One of the most confusing sources of information is the Windows XP KB article, KB955704. If you read it, you have to wonder what the author of the article was thinking. Just looking at the bullet items for the file sizes, after saying that the “file system uses 64 bits to describe the file size”, whoever wrote the article just cut and pasted the volume size info over to the file size info. Even more inaccurate, is the reference in both bullets to “FAT32” when I think Microsoft meant “exFAT”? BTW: A 64 bit number would hold a maximum logical file size of 16EiB, a magnitude smaller than a ZiB. And to make matters worse, everyone, from the Wikipedia to various vendors, quote this information from the KB. I will show that even the 64ZiB is also wrong, it is more like 128PiB, which is 2 magnitudes less than a ZiB.

**On September 29, 2009, Microsoft published in the KB955704 (http://support.microsoft.com/kb/955704)**

The exFAT file system driver incorporates advanced structures for future scalability. The exFAT file system uses 64 bits to describe file size. This allows for applications that depend on very large files. The exFAT file system also allows for clusters as large as 32 MB, effectively enabling very large storage devices. Specifically, exFAT adds the following features:

- · Support for volumes that are larger than 32 GB, the theoretical maximum volume size for FAT32 in Windows XP
- The theoretical maximum volume size is 64 ZB.
- The recommended maximum volume size is 512 TB.

- · Support for files that are larger than 4 GB, the theoretical maximum file size for FAT32 in Windows XP
- The theoretical maximum file size is 64 ZB.
- The recommended maximum file size is 512 TB.

**On December 10 ^{th}, 2009, Microsoft published the following (http://www.microsoft.com/presspass/press/2009/dec09/12-10msflashtechpr.mspx)**

“**Enables** future growth in media capacities, increasing support from 32 GB up to 256 TB”

My calculation was that the largest possible volume size was 128PiB.

As a reference, here is the Unit Table:

Shorthand |
Longhand |
Nth |
Bytes |

KiB | Kibibyte | 2^{10} |
1024 |

MiB | Mebibyte | 2^{20} |
1024 KiB |

GiB | Gibibyte | 2^{30} |
1024 MiB |

TiB | Tebibyte | 2^{40} |
1024 GiB |

PiB | Pebibyte | 2^{50} |
1024 TiB |

EiB | Exbibyte | 2^{60} |
1024 PiB |

ZiB | Zebibyte | 2^{70} |
1024 EiB |

YiB | Yobibyte | 2^{80} |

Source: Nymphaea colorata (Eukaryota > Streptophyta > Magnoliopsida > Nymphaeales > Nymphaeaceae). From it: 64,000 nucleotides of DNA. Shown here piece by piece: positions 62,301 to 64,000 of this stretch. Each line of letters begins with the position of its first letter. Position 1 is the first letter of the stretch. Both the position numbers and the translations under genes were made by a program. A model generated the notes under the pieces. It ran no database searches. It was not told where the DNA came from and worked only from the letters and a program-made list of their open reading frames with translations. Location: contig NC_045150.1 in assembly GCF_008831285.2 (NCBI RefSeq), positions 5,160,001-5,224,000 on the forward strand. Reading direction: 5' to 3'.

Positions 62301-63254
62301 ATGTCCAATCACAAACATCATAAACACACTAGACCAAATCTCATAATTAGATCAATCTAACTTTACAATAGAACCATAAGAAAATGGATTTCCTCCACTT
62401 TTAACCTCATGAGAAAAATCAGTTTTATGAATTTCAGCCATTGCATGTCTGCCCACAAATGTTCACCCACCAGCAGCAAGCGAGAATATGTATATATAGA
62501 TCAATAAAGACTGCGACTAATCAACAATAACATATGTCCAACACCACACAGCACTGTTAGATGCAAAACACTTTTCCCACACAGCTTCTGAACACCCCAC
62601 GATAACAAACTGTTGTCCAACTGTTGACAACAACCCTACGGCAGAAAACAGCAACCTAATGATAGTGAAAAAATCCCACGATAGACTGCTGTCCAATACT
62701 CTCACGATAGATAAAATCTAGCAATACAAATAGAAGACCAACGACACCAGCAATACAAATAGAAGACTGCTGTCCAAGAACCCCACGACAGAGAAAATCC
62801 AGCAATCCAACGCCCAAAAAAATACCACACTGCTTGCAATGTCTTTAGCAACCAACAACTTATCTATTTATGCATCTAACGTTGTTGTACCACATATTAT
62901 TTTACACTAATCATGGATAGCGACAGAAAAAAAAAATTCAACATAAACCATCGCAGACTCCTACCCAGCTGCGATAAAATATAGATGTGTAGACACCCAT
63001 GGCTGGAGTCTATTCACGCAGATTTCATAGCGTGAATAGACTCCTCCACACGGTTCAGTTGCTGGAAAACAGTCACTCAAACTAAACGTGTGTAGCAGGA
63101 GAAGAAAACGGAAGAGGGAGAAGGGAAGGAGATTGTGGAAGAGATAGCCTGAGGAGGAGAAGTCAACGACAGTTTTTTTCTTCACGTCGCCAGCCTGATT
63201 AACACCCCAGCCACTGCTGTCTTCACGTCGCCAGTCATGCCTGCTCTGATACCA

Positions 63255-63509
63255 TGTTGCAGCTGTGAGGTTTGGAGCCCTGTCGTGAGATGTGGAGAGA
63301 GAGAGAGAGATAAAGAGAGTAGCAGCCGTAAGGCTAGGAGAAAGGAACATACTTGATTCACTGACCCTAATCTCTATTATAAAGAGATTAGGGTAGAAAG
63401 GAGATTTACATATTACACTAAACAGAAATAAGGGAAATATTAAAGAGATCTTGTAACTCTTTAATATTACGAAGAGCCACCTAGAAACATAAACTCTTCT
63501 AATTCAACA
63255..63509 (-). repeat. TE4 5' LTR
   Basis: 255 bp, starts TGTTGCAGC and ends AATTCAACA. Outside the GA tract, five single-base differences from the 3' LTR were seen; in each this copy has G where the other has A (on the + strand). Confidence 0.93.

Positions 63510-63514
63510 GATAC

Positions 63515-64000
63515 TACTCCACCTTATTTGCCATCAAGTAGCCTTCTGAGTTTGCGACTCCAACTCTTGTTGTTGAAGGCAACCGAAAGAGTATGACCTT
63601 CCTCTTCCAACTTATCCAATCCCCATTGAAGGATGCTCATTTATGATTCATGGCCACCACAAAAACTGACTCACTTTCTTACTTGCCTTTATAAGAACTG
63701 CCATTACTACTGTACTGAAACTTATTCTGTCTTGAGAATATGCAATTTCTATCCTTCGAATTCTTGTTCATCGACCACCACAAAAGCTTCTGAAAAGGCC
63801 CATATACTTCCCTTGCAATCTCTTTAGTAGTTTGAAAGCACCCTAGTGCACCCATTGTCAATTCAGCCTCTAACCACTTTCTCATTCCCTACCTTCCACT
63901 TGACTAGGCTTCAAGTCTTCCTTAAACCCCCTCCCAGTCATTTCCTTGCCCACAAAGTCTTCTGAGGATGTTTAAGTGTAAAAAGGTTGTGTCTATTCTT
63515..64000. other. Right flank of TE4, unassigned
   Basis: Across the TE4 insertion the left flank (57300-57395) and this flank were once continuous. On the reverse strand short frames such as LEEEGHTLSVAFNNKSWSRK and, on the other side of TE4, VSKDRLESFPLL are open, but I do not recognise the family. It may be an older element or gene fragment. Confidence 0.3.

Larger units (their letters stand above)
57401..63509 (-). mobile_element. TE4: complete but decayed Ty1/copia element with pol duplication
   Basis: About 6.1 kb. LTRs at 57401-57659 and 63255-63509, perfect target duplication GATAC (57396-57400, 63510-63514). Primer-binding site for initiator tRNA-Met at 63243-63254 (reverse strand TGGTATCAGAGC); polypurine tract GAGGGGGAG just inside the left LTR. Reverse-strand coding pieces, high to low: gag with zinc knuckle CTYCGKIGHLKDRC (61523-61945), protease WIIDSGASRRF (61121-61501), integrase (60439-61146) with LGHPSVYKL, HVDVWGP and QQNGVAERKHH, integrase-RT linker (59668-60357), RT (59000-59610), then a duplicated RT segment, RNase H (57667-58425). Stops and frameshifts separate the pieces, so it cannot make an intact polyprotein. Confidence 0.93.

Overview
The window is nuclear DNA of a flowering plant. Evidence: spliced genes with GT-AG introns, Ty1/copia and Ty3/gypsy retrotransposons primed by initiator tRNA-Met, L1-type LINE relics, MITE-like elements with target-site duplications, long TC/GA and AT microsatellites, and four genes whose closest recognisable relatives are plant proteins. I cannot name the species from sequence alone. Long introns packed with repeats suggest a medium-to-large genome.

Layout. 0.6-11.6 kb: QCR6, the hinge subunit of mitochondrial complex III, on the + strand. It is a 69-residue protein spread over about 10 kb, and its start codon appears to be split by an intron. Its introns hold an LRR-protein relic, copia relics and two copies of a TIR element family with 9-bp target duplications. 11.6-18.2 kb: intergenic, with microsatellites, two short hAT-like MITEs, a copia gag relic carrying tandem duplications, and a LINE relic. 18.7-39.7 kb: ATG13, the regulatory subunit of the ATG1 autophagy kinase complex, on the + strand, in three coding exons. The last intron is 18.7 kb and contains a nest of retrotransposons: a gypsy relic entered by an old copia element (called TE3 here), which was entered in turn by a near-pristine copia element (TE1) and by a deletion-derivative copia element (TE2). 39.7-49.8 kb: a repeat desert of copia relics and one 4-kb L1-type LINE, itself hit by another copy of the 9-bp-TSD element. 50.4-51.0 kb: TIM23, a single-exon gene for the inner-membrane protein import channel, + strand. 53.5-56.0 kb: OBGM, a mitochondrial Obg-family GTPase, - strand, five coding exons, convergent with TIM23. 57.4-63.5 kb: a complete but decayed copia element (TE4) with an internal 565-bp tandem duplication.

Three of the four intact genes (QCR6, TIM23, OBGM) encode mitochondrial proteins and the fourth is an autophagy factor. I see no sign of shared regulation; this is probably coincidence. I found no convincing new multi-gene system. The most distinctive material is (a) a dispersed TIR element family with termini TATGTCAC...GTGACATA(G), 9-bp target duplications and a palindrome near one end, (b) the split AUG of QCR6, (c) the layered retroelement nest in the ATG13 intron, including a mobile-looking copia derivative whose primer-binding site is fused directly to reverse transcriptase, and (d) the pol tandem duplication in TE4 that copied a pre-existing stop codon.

1024 ZiB |

So, like I said, the theoretical volume size is about 128PiB. This smaller number is restricted by the size of the FAT entries (32 bits) and the maximum cluster size (32MiB).

*[a simple math lesson for those who don’t do exponents – if the base is the same, and in this case we use a common base of 2, and you multiply two numbers of the same base, just add the exponents, and if you divide, subtract the exponents] *

The value of 128PiB comes from the following calculation:

The FAT entry is a 32 bit cell, allowing 2^{32} – 11 entries.

[the 11 is sort of not significant, so I’ll drop it]

The FAT tracks a cluster, and the maximum size of a cluster is 32MiB or 2^{25} bytes.

So the largest addressable area (cluster heap) is:

** 2 ^{32} * 2^{25} = 2^{57} or 2^{50} * 2^{7} = 1PiB * 128 = 128PiB**

Microsoft indicated a volume size of 64ZiB in the KB955704.

This number comes from the following calculation:

In the VBR is a 64 bit number that is the total number of sectors in the volume

The largest sector size is 4096, or 2^{12}.

So, the largest volume size in bytes would be:

** 2 ^{76} or 2^{70} * 2^{6} = 1ZiB * 64 = 64 ZiB**

Now, if we used the standard 512 byte sector size, we would get:

Sector size is 512, or 2^{9}.

**2 ^{73} = 2^{70} * 2*^{3} = 1Zib * 8 = 8 ZiB**

**Let’s look at a maxed out file system:**

2^{32} FAT entries, at 4 bytes each entry (2^{2}) and for TexFAT we double that (2^{1}): 2^{35} bytes

Since the sector size is 512 (or 2^{9}), the number of sectors to hold TWO FAT’s is 2^{26}.

**2 ^{35} is 2^{30} * 2^{5} = 1GiB * 32 = 32GiB **

(The total size in bytes of 2 maxed out FAT tables, that is when we have the maximum cluster heap that can be supported, approximately 128PiB, and in a TexFAT environment where there are 2 FAT tables, the FAT tables will require 32GB of media storage space)

The maximum cluster size, of 32MiB, which is 2^{25},

With a 512 sector size is going to require 2^{25}/2^{9} = 2^{16} sectors per cluster.

So, for a maxed out cluster heap of 2^{32} clusters * 2^{16} sectors per cluster = 2^{48} sectors.

**2 ^{32}*2^{16} = 2^{48}**

(This is why the size of the total sectors in the VBR is 64 bits and not 32 bits in size)

Now, if we consider the 11 unusable clusters, that is 11 * 32MiB = 352MiB

So, the maxed out volume size, using 512 byte sectors is:

128PiB (Cluster Heap) +

12KiB (VBR + Backup VBR) +

32GiB (FAT) +

Additional sector overhead –

252MiB (11 non-addressable clusters)